Game Development

Blog 599: Lightning Never Talks Twice

I recently did something called a Lightning Talk to my work colleagues about the ultimate basics of procedural level generation. I’m scared of, and terrible at, doing presentations, so I volunteered because I need to learn to face my fears. (Be bold, etc.)

A Lightning Talk is when three or four people do very short, five-minute presentations about Something Cool — so I figured that, since I kind of care about this stuff, at least my enthusiasm would shine through if my tongue refused to cooperate (it did).

This was written as an introduction for absolute beginners, because nobody at work gives two figs about game technology (except me), so it should be interesting enough for mildly technical people with a passing interest in the area.

Dungeon Delving: A Short Introduction to Procedural Level Generation

Disclaimer: when I say “random”, I mean “sufficiently unpredictable as makes no difference”.

Yes, I am quite aware it’s six minutes long. One day, I swear, I’ll pick a lightning topic that I can actually condense into five minutes…


These are the original resources I started from. They give a decent enough grounding but none are particularly comprehensive, so you probably want to augment these with the source code for my implementations

In Depth

Fun With Growing Trees

The growing tree algorithm isn’t quite as simple as I say either. If you follow the rule I stated, counting only the four cardinal compass points as neighbours, you’ll end up with mazes that look a bit rubbish — they’ll have diagonal connections.

The subtlety that eluded me for so long when I just blindly implemented the algorithm as per the example on the link above, is that it’s not strictly one space you need to check for. You are allowed to have two, or even three spaces, as long as they are down only one side.

For example, T-junctions and L-junctions are totally okay. In my implementation, the three tiles down the side of a T-junction actually only count as one space, because they’re connected by the central tile to the tile we’re examining. By being careful about this, we get the classic hedge-maze look we really want.

Binary Space What Now?

Yes, I mention naively connecting trees but don’t offer a solution. (Come on, it was supposed to be condensed into five minutes, I couldn’t go crazy.)

In my implementation, it’s simple enough — connect the two rooms whose centres are closest together. By the nature of the algorithm, those two rooms will naturally have no rooms in between them. That means that, between any given subtrees, you pair up every combination of rooms in that subtree and sort them by distance; with the bottom pair of rooms that’s easy enough, but further up you’ll have a big set of four, eight, sixteen and so on to choose from.

Tthat’s when my first draft turned to mush — if you always connect the leftmost or the rightmost rooms, things get messy as you’ve no guarantee the left room of one tree will actually be adjacent to the left room of its sibling. Of course things get even worse when you factor unpredictable horizontal and vertical splitting, and the random position of the split.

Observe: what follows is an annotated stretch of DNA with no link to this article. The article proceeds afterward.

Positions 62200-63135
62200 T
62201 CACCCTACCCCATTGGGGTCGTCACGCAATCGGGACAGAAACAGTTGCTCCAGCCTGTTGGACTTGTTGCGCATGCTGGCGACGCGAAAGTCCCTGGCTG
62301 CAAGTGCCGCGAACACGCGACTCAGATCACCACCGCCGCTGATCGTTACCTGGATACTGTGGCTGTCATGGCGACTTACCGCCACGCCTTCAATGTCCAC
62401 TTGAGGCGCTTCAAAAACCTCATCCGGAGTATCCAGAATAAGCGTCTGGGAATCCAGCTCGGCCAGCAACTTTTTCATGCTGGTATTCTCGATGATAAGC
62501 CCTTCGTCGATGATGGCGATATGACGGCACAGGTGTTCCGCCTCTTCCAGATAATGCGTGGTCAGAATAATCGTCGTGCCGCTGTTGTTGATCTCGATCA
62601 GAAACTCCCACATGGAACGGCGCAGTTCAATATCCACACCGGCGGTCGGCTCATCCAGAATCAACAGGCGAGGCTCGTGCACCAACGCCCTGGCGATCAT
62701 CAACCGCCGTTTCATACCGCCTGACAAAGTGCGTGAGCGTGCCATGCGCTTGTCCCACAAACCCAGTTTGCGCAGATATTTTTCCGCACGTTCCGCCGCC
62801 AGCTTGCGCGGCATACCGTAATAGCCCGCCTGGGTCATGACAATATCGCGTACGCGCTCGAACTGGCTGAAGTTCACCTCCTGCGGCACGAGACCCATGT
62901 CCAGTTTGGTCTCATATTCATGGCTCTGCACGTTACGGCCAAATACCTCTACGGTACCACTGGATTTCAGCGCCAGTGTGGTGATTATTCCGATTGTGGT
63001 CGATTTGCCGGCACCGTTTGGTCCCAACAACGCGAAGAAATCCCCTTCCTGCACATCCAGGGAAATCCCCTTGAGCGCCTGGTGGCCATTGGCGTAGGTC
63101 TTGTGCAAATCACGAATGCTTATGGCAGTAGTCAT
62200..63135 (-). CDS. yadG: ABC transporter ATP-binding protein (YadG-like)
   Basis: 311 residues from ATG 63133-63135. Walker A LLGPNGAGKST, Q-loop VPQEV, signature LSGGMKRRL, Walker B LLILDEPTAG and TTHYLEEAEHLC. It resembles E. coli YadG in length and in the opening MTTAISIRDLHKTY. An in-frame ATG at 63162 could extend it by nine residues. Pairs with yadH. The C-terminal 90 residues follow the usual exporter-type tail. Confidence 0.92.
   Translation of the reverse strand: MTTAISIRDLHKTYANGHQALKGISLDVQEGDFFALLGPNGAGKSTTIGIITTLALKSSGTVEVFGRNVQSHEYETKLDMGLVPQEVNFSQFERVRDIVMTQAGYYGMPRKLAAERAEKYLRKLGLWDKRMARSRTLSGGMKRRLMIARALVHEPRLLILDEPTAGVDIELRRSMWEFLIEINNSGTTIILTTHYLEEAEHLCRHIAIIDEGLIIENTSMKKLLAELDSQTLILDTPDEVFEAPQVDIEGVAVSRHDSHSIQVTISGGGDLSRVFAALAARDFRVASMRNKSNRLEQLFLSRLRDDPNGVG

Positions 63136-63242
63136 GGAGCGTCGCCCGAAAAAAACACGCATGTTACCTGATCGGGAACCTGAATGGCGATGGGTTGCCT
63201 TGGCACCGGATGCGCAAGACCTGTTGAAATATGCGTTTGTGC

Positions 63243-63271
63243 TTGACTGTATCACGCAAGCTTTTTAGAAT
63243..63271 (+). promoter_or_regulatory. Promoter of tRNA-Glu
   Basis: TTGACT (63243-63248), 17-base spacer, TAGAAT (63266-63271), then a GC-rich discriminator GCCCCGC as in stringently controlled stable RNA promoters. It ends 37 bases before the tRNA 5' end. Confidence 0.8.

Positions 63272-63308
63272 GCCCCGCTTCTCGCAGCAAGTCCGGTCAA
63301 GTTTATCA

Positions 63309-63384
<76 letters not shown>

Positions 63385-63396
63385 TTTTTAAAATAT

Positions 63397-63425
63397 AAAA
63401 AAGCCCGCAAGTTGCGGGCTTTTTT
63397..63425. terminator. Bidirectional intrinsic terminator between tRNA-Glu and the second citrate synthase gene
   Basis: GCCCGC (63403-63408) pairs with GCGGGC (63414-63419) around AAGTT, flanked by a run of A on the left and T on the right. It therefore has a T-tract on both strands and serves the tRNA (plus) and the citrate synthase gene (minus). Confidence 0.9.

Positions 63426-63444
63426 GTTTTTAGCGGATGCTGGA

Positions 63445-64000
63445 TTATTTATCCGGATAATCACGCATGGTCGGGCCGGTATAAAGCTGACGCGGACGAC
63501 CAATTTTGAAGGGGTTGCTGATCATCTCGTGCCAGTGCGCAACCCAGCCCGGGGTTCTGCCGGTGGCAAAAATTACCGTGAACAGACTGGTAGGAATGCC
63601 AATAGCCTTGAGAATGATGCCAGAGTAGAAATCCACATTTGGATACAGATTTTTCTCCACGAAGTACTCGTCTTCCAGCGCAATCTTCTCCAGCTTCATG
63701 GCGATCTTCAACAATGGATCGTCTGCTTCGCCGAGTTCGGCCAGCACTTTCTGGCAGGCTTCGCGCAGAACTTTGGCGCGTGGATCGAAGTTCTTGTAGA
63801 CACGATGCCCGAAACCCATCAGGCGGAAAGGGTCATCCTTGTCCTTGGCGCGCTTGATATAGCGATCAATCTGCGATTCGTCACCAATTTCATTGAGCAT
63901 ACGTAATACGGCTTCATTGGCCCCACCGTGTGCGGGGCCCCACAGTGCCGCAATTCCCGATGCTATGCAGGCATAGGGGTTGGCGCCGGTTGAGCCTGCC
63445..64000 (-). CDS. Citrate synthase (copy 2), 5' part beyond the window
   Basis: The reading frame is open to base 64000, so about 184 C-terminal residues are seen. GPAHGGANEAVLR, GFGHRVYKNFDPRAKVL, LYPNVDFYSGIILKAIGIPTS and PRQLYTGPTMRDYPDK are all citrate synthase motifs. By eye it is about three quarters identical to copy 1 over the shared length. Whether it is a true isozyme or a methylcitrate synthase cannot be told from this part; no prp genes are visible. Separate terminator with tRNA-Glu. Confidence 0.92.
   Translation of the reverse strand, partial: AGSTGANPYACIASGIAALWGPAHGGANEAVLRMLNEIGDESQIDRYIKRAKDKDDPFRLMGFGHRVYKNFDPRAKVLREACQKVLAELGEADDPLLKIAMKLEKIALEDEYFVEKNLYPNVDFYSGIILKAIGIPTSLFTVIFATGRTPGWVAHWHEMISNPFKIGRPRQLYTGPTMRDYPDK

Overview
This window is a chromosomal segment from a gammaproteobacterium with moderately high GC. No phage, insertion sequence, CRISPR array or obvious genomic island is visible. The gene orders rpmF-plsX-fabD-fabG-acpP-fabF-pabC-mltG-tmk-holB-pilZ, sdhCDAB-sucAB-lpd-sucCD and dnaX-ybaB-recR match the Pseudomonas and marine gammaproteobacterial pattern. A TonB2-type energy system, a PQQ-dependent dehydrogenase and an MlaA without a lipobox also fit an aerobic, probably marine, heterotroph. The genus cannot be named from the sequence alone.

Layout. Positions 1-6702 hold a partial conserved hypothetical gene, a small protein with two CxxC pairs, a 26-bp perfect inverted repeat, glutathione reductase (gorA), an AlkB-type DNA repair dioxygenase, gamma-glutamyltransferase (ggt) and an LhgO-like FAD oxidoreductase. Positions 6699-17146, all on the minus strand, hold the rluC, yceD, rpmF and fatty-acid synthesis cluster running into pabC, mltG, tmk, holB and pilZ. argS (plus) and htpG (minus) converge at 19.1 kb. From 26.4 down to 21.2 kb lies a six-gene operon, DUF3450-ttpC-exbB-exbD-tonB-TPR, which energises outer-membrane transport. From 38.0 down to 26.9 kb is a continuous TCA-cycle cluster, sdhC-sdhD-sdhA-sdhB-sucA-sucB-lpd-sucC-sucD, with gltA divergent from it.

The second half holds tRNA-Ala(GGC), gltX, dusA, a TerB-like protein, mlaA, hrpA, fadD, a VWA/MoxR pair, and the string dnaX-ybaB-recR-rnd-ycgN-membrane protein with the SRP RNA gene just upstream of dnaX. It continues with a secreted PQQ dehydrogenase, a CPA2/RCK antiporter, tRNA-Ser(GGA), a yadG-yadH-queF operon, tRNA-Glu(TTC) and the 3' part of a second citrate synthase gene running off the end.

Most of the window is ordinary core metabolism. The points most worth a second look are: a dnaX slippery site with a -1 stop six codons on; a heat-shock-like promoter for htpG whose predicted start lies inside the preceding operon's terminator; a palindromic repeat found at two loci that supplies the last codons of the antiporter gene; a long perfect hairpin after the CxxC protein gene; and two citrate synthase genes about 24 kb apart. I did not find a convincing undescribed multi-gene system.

Déjà Vu

Some of you may remember that, yes, I have already briefly covered the Growing Tree maze generator and Cellular Automata cave generator on this blog — because my first introduction to these algorithms came while working on Project Y4. Unfortunately the Asteroid Wars bonus scenario never panned out, so only the Growing Tree system ever got used. I did end up using it twice to make up for that, though!

So a  month or two ago I decided that I wanted to revisit all this procedural generation lark, in a real programming language rather than Warcraft 3‘s gimped built-in scripting system (I had to write 1D-array implementations of 2D arrays and lists, it was endless fun). Since, well, now Unity is on the scene and also just so happens to be quite comfortable with C#…

The Source of All Code

I started completely from the ground up, rebuilding the algorithms in the new world in as modular and extensible a way as I could. Let’s face it, nobody’s going to get far with vanilla implementations of these things — I wanted a framework that could combine these algorithms with designed tweaks and rules, so that I can get something a bit more interesting than Just Another Maze Game.

So here ya go…

Have fun!

2 thoughts on “Blog 599: Lightning Never Talks Twice”

  1. It’s your voice! We need more of you saying words. You have any idea how many times I’ve watched that anniversary vlog you did back on the myspace page? I think it’s gone now, lost to the world. But I still remember, and you can never take that away from me!
    Remember, a kitten dies every time someone doesn’t post a comment.
    (or something like that)


    1. The shape and the power of the voice!

      In reality, I’m not actually that good at talking. Although this presentation is only six minutes, it took a whole evening to get it right.


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